Even though it seems that people have stopped reading articles and the only way to get their attention is to make a short video, sales copy is still there, calling for our attention from landing pages, banners, emails, and billboards. Besides, in the beginning was written language: not a single video, TV, or radio commercial was produced without sales copywriting.

In this blog post, you will learn how to craft messages that drive sales or, if you don’t plan to do it yourself, how to brief a copywriter to create excellent sales copy for you. Here we go!

What is sales copy?

Sales copy is a type of text that helps businesses sell their products or services. Usually, it conveys messages that bring value and encourage people to make a purchase as soon as possible.

There are other types of copy which differ in terms of their goals and placement. Here is a comparison to help you keep everything straight:

  1. Sales copy is aimed at driving sales. You can see it in on and offline ads, including outdoor advertising and TV. It also composes a major part of landing pages, promotional emails, presentations, and point of sales materials.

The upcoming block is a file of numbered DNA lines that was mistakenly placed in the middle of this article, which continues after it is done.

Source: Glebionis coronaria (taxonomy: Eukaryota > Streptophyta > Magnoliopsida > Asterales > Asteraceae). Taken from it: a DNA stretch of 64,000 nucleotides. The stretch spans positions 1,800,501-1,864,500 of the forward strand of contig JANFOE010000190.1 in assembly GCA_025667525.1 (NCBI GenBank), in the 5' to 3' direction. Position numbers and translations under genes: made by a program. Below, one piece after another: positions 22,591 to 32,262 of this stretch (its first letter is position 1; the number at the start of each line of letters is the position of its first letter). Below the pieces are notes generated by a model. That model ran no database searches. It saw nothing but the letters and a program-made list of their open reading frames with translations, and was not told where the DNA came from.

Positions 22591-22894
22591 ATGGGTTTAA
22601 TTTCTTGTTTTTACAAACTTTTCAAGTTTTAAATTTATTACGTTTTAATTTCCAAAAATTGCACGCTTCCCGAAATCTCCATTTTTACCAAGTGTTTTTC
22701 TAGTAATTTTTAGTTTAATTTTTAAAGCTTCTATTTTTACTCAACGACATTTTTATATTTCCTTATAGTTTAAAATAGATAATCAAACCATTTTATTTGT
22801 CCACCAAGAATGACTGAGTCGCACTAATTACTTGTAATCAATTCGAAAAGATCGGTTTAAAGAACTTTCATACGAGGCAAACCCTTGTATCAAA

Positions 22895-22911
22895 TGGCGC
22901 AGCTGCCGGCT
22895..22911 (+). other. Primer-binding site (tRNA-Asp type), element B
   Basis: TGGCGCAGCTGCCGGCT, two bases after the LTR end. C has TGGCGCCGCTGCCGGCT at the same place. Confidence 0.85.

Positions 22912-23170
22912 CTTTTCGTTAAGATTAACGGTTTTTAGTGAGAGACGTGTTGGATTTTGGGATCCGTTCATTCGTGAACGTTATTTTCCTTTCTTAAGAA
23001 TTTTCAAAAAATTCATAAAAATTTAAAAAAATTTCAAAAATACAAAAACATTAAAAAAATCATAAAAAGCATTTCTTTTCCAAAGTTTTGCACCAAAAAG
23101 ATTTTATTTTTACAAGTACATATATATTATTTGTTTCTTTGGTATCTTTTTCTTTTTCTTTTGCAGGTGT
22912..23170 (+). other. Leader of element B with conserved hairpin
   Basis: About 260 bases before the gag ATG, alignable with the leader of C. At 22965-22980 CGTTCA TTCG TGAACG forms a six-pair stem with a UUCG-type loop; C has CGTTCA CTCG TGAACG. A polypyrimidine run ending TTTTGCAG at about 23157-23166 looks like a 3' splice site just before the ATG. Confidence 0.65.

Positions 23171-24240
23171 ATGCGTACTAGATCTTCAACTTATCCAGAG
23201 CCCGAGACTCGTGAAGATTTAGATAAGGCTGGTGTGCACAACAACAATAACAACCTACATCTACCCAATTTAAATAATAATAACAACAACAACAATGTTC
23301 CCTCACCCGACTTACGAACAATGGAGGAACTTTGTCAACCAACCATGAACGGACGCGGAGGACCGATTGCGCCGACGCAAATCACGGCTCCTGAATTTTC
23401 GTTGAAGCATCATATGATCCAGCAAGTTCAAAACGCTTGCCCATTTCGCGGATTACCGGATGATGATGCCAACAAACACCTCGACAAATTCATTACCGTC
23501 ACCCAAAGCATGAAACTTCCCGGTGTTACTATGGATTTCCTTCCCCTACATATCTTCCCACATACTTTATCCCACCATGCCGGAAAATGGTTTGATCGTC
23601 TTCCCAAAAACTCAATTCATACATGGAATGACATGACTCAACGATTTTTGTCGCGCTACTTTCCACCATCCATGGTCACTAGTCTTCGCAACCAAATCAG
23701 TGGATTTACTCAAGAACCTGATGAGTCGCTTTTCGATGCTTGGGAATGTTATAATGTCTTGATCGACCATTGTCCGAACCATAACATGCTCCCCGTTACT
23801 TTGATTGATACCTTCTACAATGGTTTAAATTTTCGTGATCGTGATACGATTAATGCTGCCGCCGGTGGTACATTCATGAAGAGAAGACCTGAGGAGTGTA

2. Conversion copy helps motivate your prospect to take action and move through the sales funnel, that’s why you can find it on landing pages and lead generation campaigns.
  3. SEO copy is used to drive organic traffic from search engines. It is composed of keywords and special tags and is usually added to website catalogs, landing pages, blog posts, and snippets.
  4. Technical copy shows your in-depth knowledge of a subject and helps users or prospects with their tasks. Examples of this type of copy are: docs for developers, product instructions, FAQs, knowledge base articles, white papers, and in-depth industry guides.
  5. PR copy stimulates the media to publish your content or to show your company in the best possible light. It is usually present in press releases, official statements, and media kits.

Who creates sales copy? In the ideal world, it should be a copywriter working side by side with a marketer or a business owner. But if you have a small team or a tight budget, don’t worry — all things are difficult before they are easy.

Next, we’ll look at four steps you should take before sitting down to write. These steps will also help you brief a copywriter if you eventually decide to hire one.

Four steps to take before you jot it down

Sales copywriting can be a challenge for anyone, but a lack of inspiration and skill can be easily overcome with a bit of preparation. Follow these four steps to nail your sales copy.